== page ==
Carnage 2011 UK
Directed by Roman Polanski
Screening at UK cinemas.
Okay... so here we have yet another movie called Carnage. As though we didn't already have enough movies called exactly the same thing. This one’s directed by Roman Polanski and co-written with him together with Yasmina Reza, who wrote the original play on which this movie is based, Le Dieu Du Carnage... which is possibly the title they should have gone for here (or at least an English translation of it, since it’s shot in the English language) instead of giving us a movie called the same name as many other movies called... well, you know... Carnage.
Now Roman Polanski has always been a director I’ve found a bit hit and miss. When he’s good he’s great, churning out some cool movies like Repulsion and The Ninth Gate. However... when he’s bad... you get junk like Frantic.
Roman Polanski isn’t much of a draw to get me into a movie these days, I have to say, but the four lead actors in Carnage are all particularly good at their craft with one name in particular, that of Christoph Waltz... who has been largely wasted in Hollywood roles like the lead villain in the recent disaster that was The Green Hornet since his stand out performance (a long way into a very long and distinguished career as an actor) in Tarantino’s Inglourious Basterds.
Waltz is one of those actors who pretty much lights up the screen with his presence whenever he’s around. On top of this his three co-stars are Jodie Foster, John C. Reilly and Kate Winslet... so you know that no mater how bad the script is... you’re going to get some seriously interesting performances out of this people sharing the same scenes.
Luckily, in terms of dialogue at least, the writing fairly crackles, giving these four stalwart actors something really great to get their teeth into. It has to be pointed out though that, like a lot of movies based on plays, the piece does not greatly benefit from being translated into a work on film. Apart from an opening and closing sequence shot from the same angle, more or less, of a park, the whole movie is set in two rooms and two hallways from the same apartment, which is fine but, you really feel the confines of the camera trapped in the same sets in this one.
The four actors play parents of two children, one of whom has lost two teeth due to being hit in the mouth with a stick... which you see at the start in a small sequence that I expect was absent from the original play, which runs during the credits to Alexandre Desplat’s powerhouse score (which is only present in the opening and closing credits... there’s no room for music in the rest of the movie). The tone changes from pleasant and mannered to hostile and aggressive and lots of other things through the course of the play as one of the couples, played by Kate Winslet and Christoph Waltz, keep trying to leave but constantly encounter excuses and distractions which force them to stay in the building... much like the darkly magical curse of social manners which force the inhabitants of the house in Bunuel’s The Exterminating Angel to remain when they are desperate to depart... just not quite as much fun.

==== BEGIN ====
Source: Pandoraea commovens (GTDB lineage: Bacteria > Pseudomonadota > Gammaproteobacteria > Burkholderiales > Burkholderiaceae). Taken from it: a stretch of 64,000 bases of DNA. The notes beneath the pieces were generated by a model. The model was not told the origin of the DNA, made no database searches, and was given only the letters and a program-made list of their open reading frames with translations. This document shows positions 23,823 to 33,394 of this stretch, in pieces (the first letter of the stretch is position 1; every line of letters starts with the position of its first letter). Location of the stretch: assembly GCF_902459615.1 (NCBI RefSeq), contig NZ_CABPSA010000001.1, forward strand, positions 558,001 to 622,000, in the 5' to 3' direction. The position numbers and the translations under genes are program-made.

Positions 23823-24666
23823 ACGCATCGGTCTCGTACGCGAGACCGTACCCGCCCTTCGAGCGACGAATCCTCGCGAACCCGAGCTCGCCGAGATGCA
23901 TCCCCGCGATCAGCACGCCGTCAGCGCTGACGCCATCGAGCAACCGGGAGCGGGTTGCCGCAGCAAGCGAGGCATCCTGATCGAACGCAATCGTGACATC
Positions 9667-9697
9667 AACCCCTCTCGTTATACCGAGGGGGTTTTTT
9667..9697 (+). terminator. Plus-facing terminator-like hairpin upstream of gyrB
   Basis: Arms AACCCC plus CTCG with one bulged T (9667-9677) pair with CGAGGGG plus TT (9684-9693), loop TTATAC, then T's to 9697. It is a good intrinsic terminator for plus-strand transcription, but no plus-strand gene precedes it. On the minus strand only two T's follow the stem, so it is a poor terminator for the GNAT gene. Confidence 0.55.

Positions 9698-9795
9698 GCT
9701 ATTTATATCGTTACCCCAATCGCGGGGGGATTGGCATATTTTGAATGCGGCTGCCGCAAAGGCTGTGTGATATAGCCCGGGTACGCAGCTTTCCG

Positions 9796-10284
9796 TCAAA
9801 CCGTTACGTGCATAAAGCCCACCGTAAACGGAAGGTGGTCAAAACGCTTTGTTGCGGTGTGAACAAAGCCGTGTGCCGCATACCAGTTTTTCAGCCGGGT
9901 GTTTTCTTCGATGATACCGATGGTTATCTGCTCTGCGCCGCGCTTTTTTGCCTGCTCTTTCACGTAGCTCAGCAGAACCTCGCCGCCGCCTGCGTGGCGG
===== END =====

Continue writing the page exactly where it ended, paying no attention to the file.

The film could best be described as a comedy of manners perhaps, rather than an exploration of the psychology of the four people trapped in the artistic space of the movie/play, but there is a certain level of fakery going on due to the confines of the environment and the plastic way in which every individual character gets their moment in the spotlight... which I found a little more distracting than I might normally find in something which has started off as a theatre piece. To be fair to Polanski, there are not that many “theatre into movie adaptations” which really escape the confines of their original setting and I’m not for the moment saying that there neccessarily should be. This artifice presented in this kind of way may be exactly the tone Polanski was after... I just feel that movies like Educating Rita did the whole stage to screen relocation a heck of a lot better than this particular movie did.
I’m not knocking the film though... it’s short and sweet and there are some laughs to be had from it. It’s not something I’d recommend that many people to see, to be sure, but it’s not a bad movie either and, frankly, when you get four actors who are this good trapped in a series of rooms together... well... you almost owe it to yourself to go and see what they come up with. And, to be fair to all involved, there were some nice shot compositions towards the end, on occasion, where the perspective was deliberately screwed by the juxtaposition of large and small elements sharing the same horizontal space... just not enough of that stuff to really hold my interest in it... at least not as much as the acting.
So Roman Polanski’s latest is not as great as, perhaps, it could have been but, honestly, I don’t know what kind of tone he was after so bringing up the artifice of the basic building blocks of the source material may not be the fairest way to go. A slight film but a fairly pleasant way to spend 80 mins... and Christoph Waltz is always worth watching.